As far as response rate, the Band 2 Pro quickly reacts to touch.
Clicking on the sensor at the bottom of the screen activates the home screen on the Band, which informs the user of the time, date, battery percentage and whether or not the device is connected to Bluetooth.
Tapping the sensor again switches the display between the various features, which are outlined below.
Features include tracking steps, heart rate, running, cycling, swimming, breathing and oxygen levels, sleep levels and waterproofing. If you’d like, you can link your health data to third-party platforms such as Apple Health, Up by Jawbone, and MyFitnessPal.
The first feature after the home screen, Steps tells users how many steps they have walked or ran in a day - but it doesn’t stop there.
Steps offers three pages of information related to distance traveled, calories burned, time seated and time spent moving on your feet. It also vibrates and shows a virtual stretching figure after four hours seated to encourage movement.
Within the app, the Steps feature is accessible by tapping on the number of steps displayed on the homepage towards the top of the screen. It further breaks down number of steps by day, week, month, year and even time.
Users can see real-time percentages of the amount of steps that they have walked, ran or climbed. Similarly to a number of fitness trackers, Huawei sets the goal number of steps at 10,000 and celebrates when users hit the mark.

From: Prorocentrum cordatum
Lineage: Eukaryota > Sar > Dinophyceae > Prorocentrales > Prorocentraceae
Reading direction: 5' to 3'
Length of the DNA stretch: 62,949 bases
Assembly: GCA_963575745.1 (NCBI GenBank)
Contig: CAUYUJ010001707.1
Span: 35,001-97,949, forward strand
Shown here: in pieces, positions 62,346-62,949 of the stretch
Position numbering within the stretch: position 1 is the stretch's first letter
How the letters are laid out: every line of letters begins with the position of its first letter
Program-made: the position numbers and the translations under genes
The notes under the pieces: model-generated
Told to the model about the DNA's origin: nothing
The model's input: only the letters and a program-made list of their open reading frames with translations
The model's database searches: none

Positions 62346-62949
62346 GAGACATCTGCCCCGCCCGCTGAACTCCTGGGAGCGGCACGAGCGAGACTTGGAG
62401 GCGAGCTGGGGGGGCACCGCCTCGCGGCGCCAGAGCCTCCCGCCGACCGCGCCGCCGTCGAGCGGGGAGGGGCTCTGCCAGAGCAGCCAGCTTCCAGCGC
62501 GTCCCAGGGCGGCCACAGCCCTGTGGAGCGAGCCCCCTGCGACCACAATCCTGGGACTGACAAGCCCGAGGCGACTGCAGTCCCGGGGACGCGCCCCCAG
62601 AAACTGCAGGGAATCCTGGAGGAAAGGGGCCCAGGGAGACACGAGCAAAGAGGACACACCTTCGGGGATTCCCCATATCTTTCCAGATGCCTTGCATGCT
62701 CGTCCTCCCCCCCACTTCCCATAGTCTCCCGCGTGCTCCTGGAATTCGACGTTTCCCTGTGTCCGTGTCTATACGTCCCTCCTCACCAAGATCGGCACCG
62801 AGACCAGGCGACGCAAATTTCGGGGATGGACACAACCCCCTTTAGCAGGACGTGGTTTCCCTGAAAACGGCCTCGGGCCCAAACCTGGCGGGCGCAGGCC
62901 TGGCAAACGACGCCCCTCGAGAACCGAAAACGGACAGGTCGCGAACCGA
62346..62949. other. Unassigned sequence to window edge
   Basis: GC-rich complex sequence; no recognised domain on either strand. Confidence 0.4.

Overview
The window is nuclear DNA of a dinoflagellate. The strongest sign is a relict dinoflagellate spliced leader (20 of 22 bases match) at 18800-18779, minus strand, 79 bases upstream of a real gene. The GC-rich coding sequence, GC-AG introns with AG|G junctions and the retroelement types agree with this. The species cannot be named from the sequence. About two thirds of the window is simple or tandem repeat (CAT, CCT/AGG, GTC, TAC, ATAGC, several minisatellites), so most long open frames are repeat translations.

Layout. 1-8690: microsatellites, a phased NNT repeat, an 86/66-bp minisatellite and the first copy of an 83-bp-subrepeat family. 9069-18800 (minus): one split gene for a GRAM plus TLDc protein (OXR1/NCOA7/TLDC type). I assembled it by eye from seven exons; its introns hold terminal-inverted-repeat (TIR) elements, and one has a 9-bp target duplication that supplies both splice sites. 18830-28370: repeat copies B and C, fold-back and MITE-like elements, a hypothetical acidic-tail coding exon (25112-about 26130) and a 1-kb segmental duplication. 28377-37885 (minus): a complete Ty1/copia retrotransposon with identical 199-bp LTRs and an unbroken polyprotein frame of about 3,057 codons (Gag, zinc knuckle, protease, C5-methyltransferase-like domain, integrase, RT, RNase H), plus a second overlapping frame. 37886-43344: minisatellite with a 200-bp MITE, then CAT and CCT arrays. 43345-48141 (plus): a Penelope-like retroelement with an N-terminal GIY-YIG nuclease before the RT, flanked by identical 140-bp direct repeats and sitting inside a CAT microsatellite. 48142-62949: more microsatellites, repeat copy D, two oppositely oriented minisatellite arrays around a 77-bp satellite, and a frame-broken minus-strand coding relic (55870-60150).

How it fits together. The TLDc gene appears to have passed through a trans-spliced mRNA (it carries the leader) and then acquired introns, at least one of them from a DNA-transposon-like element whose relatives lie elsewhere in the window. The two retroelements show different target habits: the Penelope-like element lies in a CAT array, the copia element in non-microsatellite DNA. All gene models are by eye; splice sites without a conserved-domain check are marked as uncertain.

I compared my steps in a day on the Huawei with my Apple iPhone Health app and they were essentially the same number.
I also had gone on a 7 km run, which according to Google should be around 10,000 steps - approximately the number of steps both the Huawei and Health apps read during that time period.
If you’re interested in improving or maintaining your health, the Band 2 Pro provides all-day heart monitoring.
Sensors located on the back of the Band 2 Pro continuously register your heart data. To access this feature, tap the home sensor twice, which will bring you to your heart rate in beats per minute (bpm).
The data is stored on the Huawei app according to day, week, month, year and time. It gives you your latest, maximum and minimum bpm.
In addition, the app offers a heart rate interval chart, letting you know in which range your bpm falls.
The third feature on the Huawei app is a cycling feature. On the Band 2 Pro, holding the home sensor on the Cycling section will begin (or end) cycling workout and activate cycle-tracking data.
GPS monitoring tracks distance and time, calories burned and heart rate, similarly to the Run feature. Data is synced and recorded on the Huawei app.